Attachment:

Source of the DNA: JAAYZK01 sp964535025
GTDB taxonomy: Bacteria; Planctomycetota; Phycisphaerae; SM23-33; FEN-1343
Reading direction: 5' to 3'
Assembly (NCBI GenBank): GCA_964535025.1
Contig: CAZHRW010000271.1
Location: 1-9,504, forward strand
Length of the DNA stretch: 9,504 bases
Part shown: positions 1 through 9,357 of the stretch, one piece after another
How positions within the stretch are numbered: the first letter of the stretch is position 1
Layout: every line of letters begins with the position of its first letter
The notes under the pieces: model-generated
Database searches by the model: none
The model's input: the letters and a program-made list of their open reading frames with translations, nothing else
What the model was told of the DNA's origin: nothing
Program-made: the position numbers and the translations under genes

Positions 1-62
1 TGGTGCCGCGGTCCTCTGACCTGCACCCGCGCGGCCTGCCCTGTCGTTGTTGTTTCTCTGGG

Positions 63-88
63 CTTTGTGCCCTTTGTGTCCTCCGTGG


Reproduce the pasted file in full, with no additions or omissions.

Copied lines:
Source of the DNA: JAAYZK01 sp964535025
GTDB taxonomy: Bacteria; Planctomycetota; Phycisphaerae; SM23-33; FEN-1343
Reading direction: 5' to 3'
Assembly (NCBI GenBank): GCA_964535025.1
Contig: CAZHRW010000271.1
Location: 1-9,504, forward strand
Length of the DNA stretch: 9,504 bases
Part shown: positions 1 through 9,357 of the stretch, one piece after another
How positions within the stretch are numbered: the first letter of the stretch is position 1
Layout: every line of letters begins with the position of its first letter
The notes under the pieces: model-generated
Database searches by the model: none
The model's input: the letters and a program-made list of their open reading frames with translations, nothing else
What the model was told of the DNA's origin: nothing
Program-made: the position numbers and the translations under genes

Positions 1-62
1 TGGTGCCGCGGTCCTCTGACCTGCACCCGCGCGGCCTGCCCTGTCGTTGTTGTTTCTCTGGG

Positions 63-88
63 CTTTGTGCCCTTTGTGTCCTCCGTGG